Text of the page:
If the Tiger

Terry Farish, Author
Terry Farish, Author Steerforth Press $21 (0p) ISBN 978-1-883642-15-0
Reviewed on: 05/01/1995
Release date: 05/01/1995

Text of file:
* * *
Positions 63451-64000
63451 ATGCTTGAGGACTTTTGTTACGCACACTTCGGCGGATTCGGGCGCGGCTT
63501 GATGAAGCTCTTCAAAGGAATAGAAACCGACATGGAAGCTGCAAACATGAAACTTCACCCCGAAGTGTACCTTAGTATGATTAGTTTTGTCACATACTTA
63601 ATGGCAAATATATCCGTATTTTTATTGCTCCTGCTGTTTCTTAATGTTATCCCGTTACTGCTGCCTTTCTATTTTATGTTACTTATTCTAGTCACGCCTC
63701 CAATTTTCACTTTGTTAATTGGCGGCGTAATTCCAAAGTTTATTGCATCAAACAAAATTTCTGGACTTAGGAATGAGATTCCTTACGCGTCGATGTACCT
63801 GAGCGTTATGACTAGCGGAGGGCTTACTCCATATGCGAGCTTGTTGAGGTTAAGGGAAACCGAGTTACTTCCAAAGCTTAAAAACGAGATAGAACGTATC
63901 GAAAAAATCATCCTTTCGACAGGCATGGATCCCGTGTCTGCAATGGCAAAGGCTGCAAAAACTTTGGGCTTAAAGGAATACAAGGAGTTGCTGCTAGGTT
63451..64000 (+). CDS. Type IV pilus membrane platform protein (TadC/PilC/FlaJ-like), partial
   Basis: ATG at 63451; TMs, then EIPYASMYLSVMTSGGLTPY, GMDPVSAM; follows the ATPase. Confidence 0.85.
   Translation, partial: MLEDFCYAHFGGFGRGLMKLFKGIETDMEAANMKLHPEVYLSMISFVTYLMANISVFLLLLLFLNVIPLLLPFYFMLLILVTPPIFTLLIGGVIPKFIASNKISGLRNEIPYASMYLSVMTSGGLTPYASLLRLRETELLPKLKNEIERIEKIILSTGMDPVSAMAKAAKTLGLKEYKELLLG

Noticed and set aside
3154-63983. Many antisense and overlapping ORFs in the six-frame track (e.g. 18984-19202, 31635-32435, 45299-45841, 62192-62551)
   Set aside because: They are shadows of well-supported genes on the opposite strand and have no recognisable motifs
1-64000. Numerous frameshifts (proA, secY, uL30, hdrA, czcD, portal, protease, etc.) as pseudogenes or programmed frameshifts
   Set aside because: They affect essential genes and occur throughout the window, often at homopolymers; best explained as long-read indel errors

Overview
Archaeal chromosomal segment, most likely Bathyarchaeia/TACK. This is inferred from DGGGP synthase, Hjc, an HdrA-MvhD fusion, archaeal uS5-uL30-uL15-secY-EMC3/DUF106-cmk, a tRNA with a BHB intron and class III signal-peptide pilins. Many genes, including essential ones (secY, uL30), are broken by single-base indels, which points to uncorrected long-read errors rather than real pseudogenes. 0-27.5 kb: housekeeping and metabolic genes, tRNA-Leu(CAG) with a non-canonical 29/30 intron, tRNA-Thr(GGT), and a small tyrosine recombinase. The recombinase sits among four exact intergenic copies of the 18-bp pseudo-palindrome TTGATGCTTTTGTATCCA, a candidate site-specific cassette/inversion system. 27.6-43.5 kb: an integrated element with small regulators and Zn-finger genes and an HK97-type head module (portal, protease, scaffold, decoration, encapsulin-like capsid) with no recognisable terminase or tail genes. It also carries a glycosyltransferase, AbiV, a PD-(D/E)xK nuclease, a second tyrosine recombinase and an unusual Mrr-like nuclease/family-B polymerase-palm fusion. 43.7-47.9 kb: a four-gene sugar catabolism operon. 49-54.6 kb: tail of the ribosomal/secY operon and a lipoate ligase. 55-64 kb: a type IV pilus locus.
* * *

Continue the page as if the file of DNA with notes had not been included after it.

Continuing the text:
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Like Robert Olen Butler, Farish threads Eastern mysticism and the residual pain of war into a universal human story--this one of mother loss. Laurel Sullivan, daughter of a U.S. Air Force colonel, becomes bound up in the life of Chanty Sun, a survivor of the Pol Pot regime, after Laurel's car strikes and kills Chanty's niece in a New Hampshire snowstorm. Both young women are motherless: Laurel's eternal-hippie mother, Annie, who's left the family, makes chalices out of tin foil candy wrappers in a diner in Franconia; Chanty's mother, Rithy, was tied to a tree in Cambodia to starve to death for stealing a mango. Believing that ghosts sing to children to go away with them, Chanty fears that Rithy will call her 11-month-old son. So as radio bulletins carry reports of her father's deployment in the Persian Gulf war, Laurel drives Chanty to Lowell, Mass., across a landscape of laundromats and malls, to pray at a Buddhist temple. There, Chanty is found by her child's father, the war-damaged Kob, who has the evil ``tiger eye'' and abuses her. Loving and needing one another, Laurel and Chanty work off the peripatetic ways of the refugee and the ``permanent dislocation'' of military family life as they grapple for a sense of place, and of connectedness. Farish's second adult novel (after Flower Shadows) is quiet, sensuous and intensely moving. (June)
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